Tag Archives: LURD

American Warlord

All the advantages of being the president’s son yielded very little in the way of easy profits for Chucky. Even with the deck stacked entirely in his favor, he failed to distinguish himself in the field of hustlers, entrepreneurs, and monopolists in Taylor’s Liberia. In business, as with the [Anti-Terrorist Unit (ATU)], Chucky seemed to be the biggest obstacle to his own success.

That’s from American Warlord, Johnny Dwyer’s new book about Charles Taylor’s son Chucky. It’s more than a book about Chucky, though. It’s among the best-researched books on Liberia, and probably the only page-turner. Dwyer offers new details and insight into countless topics of Liberia intrigue.

Chucky’s story starts in Massachusetts, where he was born to a Trinidadian woman named Bernice. Charles Taylor abandoned the family early on and started engaging with Liberian diaspora politics during the Tubman era.

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Chucky had an unremarkable childhood in Florida. He made his first trip to Africa as a teenager in 1992 to reunite with his father, who was in Gbarnga. Chucky hung out with Taylor’s fighters and ventured around Bong. Apparently at one point he asked for permission to, and then did, kill a prisoner.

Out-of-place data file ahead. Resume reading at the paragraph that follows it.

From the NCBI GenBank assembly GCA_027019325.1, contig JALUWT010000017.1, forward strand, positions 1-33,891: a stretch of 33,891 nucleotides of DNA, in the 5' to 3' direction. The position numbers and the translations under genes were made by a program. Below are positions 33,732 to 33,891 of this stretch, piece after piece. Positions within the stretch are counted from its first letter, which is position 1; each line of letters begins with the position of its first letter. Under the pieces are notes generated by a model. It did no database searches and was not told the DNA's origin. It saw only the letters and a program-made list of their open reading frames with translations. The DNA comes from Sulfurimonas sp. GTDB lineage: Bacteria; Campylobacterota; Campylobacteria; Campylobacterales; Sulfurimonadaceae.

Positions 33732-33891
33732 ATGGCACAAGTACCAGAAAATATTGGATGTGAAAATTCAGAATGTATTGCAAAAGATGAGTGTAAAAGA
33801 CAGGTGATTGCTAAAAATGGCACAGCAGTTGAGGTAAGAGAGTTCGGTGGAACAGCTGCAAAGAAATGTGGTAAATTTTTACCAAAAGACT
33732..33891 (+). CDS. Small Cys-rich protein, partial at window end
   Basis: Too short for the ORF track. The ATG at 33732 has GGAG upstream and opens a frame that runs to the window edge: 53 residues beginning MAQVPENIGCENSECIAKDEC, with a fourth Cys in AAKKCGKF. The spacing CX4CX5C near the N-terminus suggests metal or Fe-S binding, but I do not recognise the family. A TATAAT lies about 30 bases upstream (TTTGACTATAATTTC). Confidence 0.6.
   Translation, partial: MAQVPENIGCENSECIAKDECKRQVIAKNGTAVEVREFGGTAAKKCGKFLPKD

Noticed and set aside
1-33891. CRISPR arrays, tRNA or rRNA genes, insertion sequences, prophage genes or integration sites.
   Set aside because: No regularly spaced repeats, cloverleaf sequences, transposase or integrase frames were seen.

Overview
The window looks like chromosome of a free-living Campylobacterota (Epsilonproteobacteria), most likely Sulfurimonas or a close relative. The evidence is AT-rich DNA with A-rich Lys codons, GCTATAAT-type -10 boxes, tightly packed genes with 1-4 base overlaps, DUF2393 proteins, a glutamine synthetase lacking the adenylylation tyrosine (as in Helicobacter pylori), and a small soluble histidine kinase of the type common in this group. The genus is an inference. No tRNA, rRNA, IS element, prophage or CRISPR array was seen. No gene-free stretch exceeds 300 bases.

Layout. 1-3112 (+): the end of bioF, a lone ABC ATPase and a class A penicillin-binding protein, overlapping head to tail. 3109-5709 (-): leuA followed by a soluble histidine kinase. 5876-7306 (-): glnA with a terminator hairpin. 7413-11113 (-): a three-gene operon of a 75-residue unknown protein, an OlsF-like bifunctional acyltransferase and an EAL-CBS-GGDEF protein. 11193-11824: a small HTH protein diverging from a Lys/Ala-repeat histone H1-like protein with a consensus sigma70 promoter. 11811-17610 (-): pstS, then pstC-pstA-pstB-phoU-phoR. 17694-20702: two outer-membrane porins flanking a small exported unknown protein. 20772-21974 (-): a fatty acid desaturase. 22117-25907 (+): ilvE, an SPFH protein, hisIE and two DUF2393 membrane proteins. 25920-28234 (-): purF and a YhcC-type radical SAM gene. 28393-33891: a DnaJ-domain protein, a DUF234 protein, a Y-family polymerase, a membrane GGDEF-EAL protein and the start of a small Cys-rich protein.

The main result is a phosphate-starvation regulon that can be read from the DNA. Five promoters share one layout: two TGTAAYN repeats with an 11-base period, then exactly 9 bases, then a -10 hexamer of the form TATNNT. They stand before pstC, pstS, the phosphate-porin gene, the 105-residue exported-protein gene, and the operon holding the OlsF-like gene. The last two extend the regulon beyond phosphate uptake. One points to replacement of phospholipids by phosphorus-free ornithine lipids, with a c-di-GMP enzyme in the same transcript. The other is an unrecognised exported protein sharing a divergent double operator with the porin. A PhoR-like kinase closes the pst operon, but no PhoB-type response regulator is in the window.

Chucky’s return to Florida did not go well. He tried to kill himself. He got into fights. He was arrested after pointing a gun at a man’s head following a robbery. Facing jail time, Bernice asked Taylor to take him. Taylor placed Chucky in school in Ghana, but he had trouble there. Taylor then moved him to Monrovia, where he was promptly suspended for slapping a classmate.

In 1996 Chucky requested his father’s permission to set up a private security force to protect Taylor and his men, a force that would come to be known as the Anti-Terrorism Unit (ATU). Chucky set up a training base in Gbatala, but quickly realized he did not command the respect of the boys and men he was supposed to be training. They had battle experience and he did not. Nor did he compensate for this in exceptional leadership ability. It appears Chucky started committing violent acts to instill fear and respect for his leadership among ATU fighters, and this included horrifically violent hazing, sometimes result in death.